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City Website Will Undergo Transformation, Feature Video

Ease of access, transparency cited as reasons to invest in new web design and purchase of new software to publish documents and eventually video related to meetings.

Anyone with complaints about finding information on the city of Muskego website may have their prayers answered by fall 2012.

A combined investment of about $39,000 will overhaul the , as well as incorporate new software that will help provide more online documents and eventually include streaming video of meetings.

CivicPlus was recommended for the website redesign. The total cost of the package was $31,850, but the city will realize a $5,000 award from the company. Annual support and maintenance, which will begin in the second year of the contract, is $5,037, and includes a complete website redesign in the fourth year.

will also allow access to meeting agenda, records and other city documents on the website, as well as a video component to stream city meetings directly to the website. Costs for those add-ons were $4,750 and $7,000 respectively.

Alderman Neil Borgman felt the expense on the SIRE software required further scrutiny, but others on the council disagreed.

"I was surprised to see how quickly this was approved at the finance committee," Borgman said. "I'm all in favor of improving the website, but I'm a little put off by adding the video component - I'm thinking right now might not be the right time."

John Wisniewski, IT Director for the city explained that the proposal was likely the cheapest package the city could get to launch in 2012. He explained that even though there is video of the meetings, the signal is analog, and couldn't be posted online.

"The bottom line is this: as it stands, the current system allows you to watch it on TV; if its scheduled to be on, you have to make yourself available when it's scheduled," Alderman Keith Werner said. "The new system will allow anyone to go online click on this meeting and watch it at their convenience."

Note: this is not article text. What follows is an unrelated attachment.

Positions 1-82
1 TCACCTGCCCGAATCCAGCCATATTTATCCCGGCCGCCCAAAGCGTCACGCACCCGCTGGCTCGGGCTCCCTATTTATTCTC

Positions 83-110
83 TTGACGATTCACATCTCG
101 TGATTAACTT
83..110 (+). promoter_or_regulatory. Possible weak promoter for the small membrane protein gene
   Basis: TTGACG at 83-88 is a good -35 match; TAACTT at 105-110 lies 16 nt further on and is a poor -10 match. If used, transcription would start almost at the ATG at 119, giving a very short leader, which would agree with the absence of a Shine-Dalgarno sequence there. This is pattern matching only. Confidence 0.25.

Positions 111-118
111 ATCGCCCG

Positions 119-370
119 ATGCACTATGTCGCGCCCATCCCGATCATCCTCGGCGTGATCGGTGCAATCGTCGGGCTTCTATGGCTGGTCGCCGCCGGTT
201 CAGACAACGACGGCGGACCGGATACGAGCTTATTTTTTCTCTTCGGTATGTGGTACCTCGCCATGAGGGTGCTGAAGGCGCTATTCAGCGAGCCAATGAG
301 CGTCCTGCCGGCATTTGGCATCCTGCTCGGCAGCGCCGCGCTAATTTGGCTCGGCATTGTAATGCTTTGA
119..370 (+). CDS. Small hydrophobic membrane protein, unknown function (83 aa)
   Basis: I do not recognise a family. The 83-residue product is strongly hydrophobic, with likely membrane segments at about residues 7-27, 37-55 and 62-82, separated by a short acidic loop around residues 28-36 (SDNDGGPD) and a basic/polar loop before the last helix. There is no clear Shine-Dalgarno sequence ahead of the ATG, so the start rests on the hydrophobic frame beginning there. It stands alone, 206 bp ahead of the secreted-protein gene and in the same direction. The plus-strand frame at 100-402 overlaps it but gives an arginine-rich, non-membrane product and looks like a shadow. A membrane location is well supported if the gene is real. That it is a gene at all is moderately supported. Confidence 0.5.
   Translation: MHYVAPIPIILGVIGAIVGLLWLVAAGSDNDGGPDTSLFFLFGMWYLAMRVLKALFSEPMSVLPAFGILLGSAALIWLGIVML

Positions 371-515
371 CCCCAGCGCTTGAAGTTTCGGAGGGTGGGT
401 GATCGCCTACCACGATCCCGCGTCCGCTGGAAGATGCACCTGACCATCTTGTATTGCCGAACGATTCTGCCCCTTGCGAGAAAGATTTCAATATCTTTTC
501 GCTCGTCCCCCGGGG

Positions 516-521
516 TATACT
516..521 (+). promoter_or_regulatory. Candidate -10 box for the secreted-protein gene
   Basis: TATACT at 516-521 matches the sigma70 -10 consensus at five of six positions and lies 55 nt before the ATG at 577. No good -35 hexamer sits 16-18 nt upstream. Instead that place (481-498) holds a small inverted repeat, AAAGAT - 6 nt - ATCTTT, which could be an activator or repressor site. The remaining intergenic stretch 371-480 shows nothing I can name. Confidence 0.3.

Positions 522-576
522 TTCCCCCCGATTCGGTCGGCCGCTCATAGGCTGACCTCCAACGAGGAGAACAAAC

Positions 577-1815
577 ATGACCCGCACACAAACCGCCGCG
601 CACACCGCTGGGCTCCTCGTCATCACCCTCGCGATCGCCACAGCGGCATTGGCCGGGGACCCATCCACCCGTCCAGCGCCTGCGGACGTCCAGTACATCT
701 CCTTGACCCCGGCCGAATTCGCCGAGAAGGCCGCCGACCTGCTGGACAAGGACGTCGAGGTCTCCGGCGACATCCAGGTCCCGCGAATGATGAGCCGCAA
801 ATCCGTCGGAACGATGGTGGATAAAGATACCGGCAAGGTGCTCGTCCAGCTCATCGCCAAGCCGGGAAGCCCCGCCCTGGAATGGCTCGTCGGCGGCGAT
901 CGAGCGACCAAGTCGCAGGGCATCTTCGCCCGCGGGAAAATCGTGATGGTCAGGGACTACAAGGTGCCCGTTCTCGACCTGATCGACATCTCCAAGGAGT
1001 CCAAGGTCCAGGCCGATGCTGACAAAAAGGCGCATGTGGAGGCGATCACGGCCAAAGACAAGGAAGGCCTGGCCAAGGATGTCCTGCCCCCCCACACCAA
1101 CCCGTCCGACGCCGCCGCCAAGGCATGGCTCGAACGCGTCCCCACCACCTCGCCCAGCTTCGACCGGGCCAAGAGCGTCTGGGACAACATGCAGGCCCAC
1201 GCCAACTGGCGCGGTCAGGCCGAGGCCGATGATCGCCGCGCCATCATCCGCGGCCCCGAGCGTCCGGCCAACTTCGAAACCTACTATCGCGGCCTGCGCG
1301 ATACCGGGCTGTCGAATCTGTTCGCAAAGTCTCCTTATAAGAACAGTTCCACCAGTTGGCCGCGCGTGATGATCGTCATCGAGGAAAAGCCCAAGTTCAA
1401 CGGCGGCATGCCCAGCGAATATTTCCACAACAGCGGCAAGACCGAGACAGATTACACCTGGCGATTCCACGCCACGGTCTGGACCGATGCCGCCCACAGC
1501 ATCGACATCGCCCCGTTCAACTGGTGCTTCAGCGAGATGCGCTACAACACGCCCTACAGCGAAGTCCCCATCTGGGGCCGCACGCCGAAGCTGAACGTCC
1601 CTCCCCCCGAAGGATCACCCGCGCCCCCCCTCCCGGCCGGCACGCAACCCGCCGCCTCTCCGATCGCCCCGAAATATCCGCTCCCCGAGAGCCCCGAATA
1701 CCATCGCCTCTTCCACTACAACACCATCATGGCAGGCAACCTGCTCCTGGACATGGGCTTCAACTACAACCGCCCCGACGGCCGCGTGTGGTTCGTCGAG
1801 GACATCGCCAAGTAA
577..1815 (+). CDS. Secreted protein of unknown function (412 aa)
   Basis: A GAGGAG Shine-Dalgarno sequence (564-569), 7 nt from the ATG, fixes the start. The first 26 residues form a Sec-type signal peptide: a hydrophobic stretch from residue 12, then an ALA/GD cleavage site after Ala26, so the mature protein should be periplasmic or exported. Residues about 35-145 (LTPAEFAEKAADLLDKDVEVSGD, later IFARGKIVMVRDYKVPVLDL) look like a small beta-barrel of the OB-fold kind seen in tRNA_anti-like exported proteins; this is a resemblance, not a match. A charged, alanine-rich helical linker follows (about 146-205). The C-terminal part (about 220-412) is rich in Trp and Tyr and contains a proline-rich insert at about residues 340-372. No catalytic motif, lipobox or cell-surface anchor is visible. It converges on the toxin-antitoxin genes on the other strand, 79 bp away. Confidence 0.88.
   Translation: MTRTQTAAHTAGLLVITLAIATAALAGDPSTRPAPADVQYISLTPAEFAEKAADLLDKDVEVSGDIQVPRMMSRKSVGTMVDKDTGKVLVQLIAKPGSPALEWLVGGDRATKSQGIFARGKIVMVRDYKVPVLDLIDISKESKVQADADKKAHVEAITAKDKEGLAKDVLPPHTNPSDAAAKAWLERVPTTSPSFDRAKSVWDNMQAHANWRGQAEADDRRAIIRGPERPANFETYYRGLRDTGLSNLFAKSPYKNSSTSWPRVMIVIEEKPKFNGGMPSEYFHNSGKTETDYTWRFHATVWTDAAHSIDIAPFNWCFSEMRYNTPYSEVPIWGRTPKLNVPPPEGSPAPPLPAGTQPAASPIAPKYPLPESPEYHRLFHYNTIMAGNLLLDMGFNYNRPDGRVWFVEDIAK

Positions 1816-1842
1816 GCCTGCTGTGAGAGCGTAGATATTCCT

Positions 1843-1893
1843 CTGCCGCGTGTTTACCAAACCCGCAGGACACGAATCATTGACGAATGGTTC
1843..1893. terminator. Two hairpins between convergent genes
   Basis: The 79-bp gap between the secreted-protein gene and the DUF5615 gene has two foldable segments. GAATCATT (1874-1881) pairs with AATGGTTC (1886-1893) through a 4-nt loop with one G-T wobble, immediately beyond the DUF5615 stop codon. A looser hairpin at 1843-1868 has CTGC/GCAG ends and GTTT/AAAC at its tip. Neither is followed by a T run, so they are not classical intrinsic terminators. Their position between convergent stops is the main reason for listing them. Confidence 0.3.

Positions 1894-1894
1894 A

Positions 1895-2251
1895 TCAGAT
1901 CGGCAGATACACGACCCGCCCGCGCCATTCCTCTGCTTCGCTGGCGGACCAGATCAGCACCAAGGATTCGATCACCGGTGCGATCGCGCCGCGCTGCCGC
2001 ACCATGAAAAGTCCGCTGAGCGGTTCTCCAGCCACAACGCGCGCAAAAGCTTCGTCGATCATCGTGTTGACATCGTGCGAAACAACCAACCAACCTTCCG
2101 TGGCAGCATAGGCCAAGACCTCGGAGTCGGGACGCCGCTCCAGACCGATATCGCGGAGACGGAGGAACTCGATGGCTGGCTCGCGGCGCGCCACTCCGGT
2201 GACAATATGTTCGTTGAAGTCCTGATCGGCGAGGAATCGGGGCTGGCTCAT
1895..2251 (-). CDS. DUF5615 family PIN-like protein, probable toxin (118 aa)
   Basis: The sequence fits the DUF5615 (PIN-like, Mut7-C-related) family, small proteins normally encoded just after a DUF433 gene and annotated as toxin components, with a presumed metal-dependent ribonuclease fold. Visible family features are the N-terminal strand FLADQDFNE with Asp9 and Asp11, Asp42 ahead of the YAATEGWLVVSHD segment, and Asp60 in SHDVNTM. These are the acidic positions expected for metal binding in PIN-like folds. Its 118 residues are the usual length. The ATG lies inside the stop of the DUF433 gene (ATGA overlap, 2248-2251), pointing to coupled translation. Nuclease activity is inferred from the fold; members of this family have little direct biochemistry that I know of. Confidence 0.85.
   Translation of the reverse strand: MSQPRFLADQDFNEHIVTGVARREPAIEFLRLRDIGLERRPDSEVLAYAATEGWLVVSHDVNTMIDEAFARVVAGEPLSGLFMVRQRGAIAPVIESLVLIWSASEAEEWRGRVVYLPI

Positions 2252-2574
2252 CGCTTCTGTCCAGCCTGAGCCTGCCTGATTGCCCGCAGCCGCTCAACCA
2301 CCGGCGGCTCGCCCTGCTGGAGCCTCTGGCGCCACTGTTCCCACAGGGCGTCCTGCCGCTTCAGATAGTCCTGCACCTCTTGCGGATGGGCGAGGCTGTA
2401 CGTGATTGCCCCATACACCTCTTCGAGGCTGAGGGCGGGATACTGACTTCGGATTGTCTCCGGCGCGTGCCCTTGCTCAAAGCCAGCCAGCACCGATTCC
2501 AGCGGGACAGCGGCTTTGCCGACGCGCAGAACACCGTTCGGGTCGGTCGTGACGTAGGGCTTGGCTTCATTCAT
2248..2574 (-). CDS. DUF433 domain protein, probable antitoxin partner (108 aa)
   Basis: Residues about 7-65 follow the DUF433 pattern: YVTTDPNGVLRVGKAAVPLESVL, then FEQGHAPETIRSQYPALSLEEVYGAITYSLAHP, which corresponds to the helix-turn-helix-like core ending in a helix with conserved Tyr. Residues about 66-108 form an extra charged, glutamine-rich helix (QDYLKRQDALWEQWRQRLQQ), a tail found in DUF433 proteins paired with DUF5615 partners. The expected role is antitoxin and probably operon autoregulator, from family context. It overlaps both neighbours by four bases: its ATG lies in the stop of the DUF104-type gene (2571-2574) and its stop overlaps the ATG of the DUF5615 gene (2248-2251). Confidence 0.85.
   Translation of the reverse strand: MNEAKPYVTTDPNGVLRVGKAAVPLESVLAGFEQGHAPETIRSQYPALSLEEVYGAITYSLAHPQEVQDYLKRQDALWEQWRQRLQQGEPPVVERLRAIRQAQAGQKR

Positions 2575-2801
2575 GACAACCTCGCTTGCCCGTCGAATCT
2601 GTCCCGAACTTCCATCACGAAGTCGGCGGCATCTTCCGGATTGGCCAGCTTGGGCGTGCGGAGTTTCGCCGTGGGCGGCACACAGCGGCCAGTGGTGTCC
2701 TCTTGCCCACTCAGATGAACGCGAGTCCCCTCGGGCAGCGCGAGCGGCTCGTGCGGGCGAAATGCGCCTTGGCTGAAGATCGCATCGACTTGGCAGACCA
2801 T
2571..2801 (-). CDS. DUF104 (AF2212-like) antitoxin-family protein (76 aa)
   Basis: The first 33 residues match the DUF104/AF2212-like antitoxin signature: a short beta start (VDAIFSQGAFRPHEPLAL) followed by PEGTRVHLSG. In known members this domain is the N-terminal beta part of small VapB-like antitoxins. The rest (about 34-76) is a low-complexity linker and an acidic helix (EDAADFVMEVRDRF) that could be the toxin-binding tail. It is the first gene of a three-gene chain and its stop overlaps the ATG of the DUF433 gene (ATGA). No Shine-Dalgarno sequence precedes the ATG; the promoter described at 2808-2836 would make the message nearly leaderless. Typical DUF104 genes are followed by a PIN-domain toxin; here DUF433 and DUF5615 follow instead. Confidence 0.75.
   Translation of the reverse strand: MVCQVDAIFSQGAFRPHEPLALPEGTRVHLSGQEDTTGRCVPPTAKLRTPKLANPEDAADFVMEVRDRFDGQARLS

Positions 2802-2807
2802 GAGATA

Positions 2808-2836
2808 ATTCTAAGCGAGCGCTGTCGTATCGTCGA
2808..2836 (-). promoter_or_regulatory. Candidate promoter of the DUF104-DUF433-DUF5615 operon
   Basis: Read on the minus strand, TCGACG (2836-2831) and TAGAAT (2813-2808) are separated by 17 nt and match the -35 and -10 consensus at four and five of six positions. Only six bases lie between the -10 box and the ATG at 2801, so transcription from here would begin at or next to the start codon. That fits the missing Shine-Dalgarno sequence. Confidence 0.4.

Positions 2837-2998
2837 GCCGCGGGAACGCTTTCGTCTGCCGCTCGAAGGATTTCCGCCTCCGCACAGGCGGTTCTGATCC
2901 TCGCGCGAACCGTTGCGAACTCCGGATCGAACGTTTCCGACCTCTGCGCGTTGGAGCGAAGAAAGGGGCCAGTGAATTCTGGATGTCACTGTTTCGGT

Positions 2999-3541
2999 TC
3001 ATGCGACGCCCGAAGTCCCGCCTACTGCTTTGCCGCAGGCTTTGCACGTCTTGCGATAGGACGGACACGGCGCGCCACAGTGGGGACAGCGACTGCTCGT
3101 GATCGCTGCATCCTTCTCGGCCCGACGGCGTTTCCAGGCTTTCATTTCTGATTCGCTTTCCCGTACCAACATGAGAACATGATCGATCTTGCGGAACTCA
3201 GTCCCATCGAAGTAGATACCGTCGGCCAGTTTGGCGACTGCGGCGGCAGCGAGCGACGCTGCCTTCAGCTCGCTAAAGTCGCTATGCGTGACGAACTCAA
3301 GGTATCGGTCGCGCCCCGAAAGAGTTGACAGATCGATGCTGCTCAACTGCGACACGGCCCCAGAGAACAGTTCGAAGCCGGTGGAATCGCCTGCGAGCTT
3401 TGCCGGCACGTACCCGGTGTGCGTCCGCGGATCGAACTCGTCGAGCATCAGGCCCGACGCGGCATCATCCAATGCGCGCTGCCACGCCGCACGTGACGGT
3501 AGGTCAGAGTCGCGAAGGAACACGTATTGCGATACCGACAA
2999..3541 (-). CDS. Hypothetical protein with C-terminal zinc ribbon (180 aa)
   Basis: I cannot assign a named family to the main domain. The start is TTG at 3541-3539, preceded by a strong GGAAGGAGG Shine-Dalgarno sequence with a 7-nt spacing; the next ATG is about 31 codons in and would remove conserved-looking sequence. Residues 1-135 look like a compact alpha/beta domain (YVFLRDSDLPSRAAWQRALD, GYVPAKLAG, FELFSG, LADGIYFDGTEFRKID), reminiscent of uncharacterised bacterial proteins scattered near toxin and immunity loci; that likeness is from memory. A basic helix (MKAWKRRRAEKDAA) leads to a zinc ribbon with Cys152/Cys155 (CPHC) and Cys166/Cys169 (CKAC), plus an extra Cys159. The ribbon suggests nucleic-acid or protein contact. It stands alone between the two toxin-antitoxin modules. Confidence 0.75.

Borgman said he understood the differences, but still questioned the expense.

"I'm wondering if we're capable of financing this. If it's the wise thing to do, the necessary thing to do," he said. He stated that presently meetings are available online with an audio recording.

However, Alderman Kert Harenda said it takes time to locate certain topics inĀ  meetings using the current system, and Alderman Dan Soltysiak said the New Berlin website, which uses the same software, allows users to select an agenda item and the video will automatically upload to that item's discussion.

Mayor Kathy Chiaverotti also called the new software "the transparent thing to do," and said that many people are generally not interested in watching an entire meeting, so the system would be more efficient in getting them to their desired part of the meeting.

Ultimately the council unanimously approved the proposal, which Wisniewski said could have the website upgrades in place sometime in fall.

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